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Numerous functions, cognitive skills, and behaviors are associated with intelligence, yet decades of research has yielded little consensus on its definition. Emerging from often conflicting studies is the provocative idea that intelligence evolved as an adaptation humans needed to keep up with – and survive in – challenging new environments.
The Handbook of Intelligence addresses a broad range of issues relating to our cognitive and linguistic past. It is the first full-length volume to place intelligence in an evolutionary/cultural framework, tracing the development of the human mind, exploring differences between humans and other primates, and addressing human thinking and reasoning about its own intelligence and its uses. The works of pioneering thinkers – from Plato to Darwin, Binet to Piaget, Luria to Weachsler – are referenced to illustrate major events in the evolution of theories of intelligence, leading to the current era of multiple intelligences and special education programs. In addition, it examines evolutionary concepts in areas as diverse as creativity, culture, neurocognition, emotional intelligence, and assessment.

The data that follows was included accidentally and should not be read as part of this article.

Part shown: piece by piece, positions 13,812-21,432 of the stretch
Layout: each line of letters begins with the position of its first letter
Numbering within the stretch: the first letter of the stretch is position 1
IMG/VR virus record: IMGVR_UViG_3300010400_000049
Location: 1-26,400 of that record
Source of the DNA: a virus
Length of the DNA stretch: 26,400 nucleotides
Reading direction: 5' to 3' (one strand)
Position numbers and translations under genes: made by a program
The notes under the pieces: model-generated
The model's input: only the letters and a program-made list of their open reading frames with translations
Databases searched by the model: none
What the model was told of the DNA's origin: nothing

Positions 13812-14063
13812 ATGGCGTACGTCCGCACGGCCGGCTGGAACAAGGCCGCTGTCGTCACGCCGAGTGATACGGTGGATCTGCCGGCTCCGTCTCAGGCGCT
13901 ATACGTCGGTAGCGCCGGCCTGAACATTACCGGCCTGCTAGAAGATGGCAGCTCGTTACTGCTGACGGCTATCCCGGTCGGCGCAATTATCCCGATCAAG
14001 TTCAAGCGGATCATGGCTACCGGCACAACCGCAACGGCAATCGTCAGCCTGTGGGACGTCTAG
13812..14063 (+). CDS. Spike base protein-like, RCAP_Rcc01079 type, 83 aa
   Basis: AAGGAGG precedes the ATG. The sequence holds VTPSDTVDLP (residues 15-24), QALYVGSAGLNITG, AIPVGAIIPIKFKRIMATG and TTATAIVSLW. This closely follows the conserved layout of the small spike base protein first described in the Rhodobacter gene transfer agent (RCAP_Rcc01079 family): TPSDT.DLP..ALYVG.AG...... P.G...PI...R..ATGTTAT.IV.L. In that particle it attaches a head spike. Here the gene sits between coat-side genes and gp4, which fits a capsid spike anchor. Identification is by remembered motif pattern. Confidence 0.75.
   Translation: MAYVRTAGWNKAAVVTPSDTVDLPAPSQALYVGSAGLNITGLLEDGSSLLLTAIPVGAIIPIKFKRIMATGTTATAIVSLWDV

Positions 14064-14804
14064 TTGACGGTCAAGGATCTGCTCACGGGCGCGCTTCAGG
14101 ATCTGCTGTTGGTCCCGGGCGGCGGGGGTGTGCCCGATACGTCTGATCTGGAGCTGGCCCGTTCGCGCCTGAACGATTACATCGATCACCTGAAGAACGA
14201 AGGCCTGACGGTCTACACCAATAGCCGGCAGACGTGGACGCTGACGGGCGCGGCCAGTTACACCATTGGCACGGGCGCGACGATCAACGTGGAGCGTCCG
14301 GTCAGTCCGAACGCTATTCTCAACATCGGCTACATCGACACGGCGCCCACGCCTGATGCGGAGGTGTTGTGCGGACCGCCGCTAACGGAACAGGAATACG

Featured topics include:
- The evolution of the human brain from matter to mind
- Social competition and the evolution of fluid intelligence
- Multiple intelligences in the new age of thinking
- Intelligence as a malleable construct
- From traditional IQ to second-generation intelligence tests
- The evolution of intelligence, including implications for educational programming and policy.
The Handbook of Intelligence is an essential resource for researchers, graduate students, clinicians, and professionals in developmental psychology; assessment, testing and evaluation; language philosophy; personality and social psychology; sociology; and developmental biology.